Tissues from all organs were sampled for pathology and immersion-fixed in 10% neutral-buffered formalin during necropsy, or stored at -20°C, for subsequent molecular testing. For histology, formalin-fixed tissues were embedded in paraffin and, subsequently, 5 μm sections were cut and stained with routine Haematoxylin and Eosin stain. For the immunohistochemistry, briefly, 5 μm sections were cut from the three cases and mounted on poly-L-lysine-coated slides. After dewaxing and rehydration, slides were pretreated in a microwave with Tris-EDTA buffer (pH 9.0) for 20 minutes and, after cooling, washed with phosphate-buffered saline (PBS) and incubated with a mouse monoclonal antibody pan-avian mycoplasma MAB-IZSVE-PANMYC-137 (cross-reactive with different avian mycoplasma species) diluted 1 : 500 for 2 hours at room temperature. After Tris-buffered saline (TBS) washing, slides were treated with a diluted biotinylated secondary antibody for 30; subsequently, ABC ready-to-use kit (Abcam, Cambridge, UK) was used according to the manufacturer’s instructions. Positive reaction was revealed with 3-amino-9-ethilcarbazole (Abcam). Mayer’s haematoxylin was applied as a counterstain. Negative controls were incubated with TBS, omitting the primary antibody. Ovine Mycoplasma sp. PCR-positive lungs with lesions compatible with mycoplasma-associated disease were used as positive control. On histology, in all birds, the most striking lesion was identified in the trachea, which showed a diffuse and marked epithelial hyperplasia, in association with loss of cilia and multifocal areas of erosion (Figure 1(a)). A moderate and diffuse inflammatory infiltrate was expanding an oedematous lamina propria. The inflammatory infiltrate was characterized by a high number of small mature lymphocytes, with occasional histiocytes and rare plasma cells. Multifocally, submucosal lymphoid aggregates were prominent (Figure 1(b)). Moderate changes were also noticed on the vessels of the lamina propria, showing moderate ectasia with a high number of circulating erythrocytes (hyperaemia). The bronchial lamina propria of the lungs showed diffuse and marked accumulation of amorphous weakly eosinophilic to basophilic material (oedema). Multifocal lymphoid aggregates of varying size as well as the infiltration of a moderate number of small lymphocytes, occasional mature heterophils, and rare histiocytes were also present in one case (Figure 1(c)). The surrounding pulmonary parenchyma showed diffuse and moderate hyperaemia and aerial capillaries with the occasional presence of oedema. Only in one case was noticed a focal area characterized by loss of the tissue architecture and replacement with eosinophilic amorphous material mixed with pyknotic nuclei and cellular debris (colliquative necrosis), surrounded by numerous macrophages, epithelioid cells and in smaller numbers, multinucleated giant cells of the “foreign body” type (granuloma). In the air sacs of all cases, occasional small mature lymphocytes and histiocytes infiltrating the stroma were observed, while the lining epithelium appeared multifocally, mildly hyperplastic. Of the other organs, only the liver showed a diffuse and mild ectasia of sinusoids with an increase in the number of circulating erythrocytes (congestion), and in one case, in the periportal space, extramedullary haematopoiesis was also noticed. No additional lesions were observed in other organs. On immunohistochemistry, immunolabelling for Mycoplasma was visualized as a finely granular intracytoplasmic reaction on the respiratory epithelium (Figure 1(d)).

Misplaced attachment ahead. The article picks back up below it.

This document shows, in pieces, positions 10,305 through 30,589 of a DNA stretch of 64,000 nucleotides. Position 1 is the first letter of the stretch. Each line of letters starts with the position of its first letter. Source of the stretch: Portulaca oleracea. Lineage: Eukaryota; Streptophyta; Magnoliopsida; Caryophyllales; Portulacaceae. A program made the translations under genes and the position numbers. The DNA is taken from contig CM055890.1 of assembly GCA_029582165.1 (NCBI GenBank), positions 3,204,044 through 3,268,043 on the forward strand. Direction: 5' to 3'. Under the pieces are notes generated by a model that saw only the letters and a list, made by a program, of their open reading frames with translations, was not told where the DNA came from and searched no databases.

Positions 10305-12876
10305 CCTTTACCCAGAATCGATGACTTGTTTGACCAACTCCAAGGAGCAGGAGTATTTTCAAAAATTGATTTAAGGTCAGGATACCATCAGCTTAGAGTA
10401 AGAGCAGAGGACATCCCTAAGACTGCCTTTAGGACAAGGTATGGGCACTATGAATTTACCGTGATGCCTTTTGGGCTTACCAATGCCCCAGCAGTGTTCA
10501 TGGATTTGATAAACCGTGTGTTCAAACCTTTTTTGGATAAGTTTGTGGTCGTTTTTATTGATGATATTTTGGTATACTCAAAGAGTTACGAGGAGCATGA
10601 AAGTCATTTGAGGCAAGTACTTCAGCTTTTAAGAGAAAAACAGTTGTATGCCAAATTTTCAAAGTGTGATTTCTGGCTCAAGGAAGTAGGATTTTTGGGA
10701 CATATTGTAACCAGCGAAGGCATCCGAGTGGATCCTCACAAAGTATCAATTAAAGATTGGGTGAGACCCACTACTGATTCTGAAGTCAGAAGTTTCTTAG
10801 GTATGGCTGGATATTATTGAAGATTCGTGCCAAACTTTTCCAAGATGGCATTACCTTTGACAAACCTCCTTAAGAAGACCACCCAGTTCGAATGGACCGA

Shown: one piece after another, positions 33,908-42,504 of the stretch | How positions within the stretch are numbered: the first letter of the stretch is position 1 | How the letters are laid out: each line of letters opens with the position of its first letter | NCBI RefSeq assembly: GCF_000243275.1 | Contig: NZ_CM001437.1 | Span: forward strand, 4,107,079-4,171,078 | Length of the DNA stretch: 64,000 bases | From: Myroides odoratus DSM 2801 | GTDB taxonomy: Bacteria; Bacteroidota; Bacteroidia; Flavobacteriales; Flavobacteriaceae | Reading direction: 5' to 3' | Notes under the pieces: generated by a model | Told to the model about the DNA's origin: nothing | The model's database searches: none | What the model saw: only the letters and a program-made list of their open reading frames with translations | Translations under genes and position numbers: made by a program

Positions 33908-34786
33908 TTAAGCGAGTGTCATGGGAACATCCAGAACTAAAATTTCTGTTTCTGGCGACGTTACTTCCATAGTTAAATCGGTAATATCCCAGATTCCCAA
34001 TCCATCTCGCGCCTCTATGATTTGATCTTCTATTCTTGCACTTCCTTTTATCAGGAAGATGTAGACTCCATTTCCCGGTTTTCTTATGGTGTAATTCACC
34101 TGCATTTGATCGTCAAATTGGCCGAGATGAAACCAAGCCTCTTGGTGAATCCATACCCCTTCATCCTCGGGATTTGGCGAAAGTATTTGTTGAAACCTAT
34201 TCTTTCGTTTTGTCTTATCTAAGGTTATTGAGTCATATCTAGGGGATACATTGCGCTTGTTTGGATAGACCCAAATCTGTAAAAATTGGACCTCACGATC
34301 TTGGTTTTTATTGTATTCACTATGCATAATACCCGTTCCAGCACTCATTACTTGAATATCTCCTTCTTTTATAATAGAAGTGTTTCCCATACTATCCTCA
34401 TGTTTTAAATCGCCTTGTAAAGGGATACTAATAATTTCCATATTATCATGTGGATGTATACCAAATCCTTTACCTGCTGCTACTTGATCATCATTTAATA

2.3. Molecular Detection and Genome Sequencing

Tracheal and cloacal swabs were obtained using sterile cotton swabs, rotated against the mucosa of trachea or cloaca and kept in tubes containing 0.5 mL of PBS, pH 7.2. Two hundred μL of transport buffer (PBS) of the swabs or 20 mg of lung and trachea was used for DNA extraction using the commercial kits QIAamp DNA Mini kit (QIAGEN) and GenElute Mammalian Genomic DNA Miniprep kit, (Merck, Italy) for swabs and tissues, respectively, according to the manufacturer’s instructions.

A conventional PCR, targeting a fragment of 1013 bp of the 16S rRNA gene, was used to detect Mycoplasma spp. (Lierz et al. 2007). A nested PCR protocol targeting the 16S rRNA gene was used to detect Chlamydia spp. (Messmer et al. 1997). This method discriminates Chlamydia. pneumoniae from Chlamydia. psittaci amplifying fragments of 221 or 127 bp, respectively. PCR products of the expected size were purified using a commercial kit (Qiaquick, Qiagen, Germany) and directly submitted for sequencing on both strands with the same forward and reverse primers (Biofab srl, Italy). By PCR, Mycoplasma spp. DNA was amplified from the tracheal swabs and tracheal tissue of the tested animals, while no DNA amplification was detected in cloacal swabs and lung tissues. Amplicon sequences were assembled using BioEdit (version 7.2) [8]. Assembled sequences were aligned with nucleotide database available from GenBank using the basic local alignment search tool (BLAST) (https://blast.ncbi.nlm.nih.gov/Blast.cgi) to find similarities with Mycoplasma sequences. Amplicons were sequenced and BLAST analysis resulted more than 99% identity with the homologous 16S rRNA gene sequences of Mycoplasma columbinasale. The sequences were submitted to GenBank and assigned the accession numbers MW732628 and MW732629. All the specimens (tracheal swab, cloacal swab, lung and trachea) tested negative for Chlamydia sp. by nested PCR.

2.4. Microbiological Examination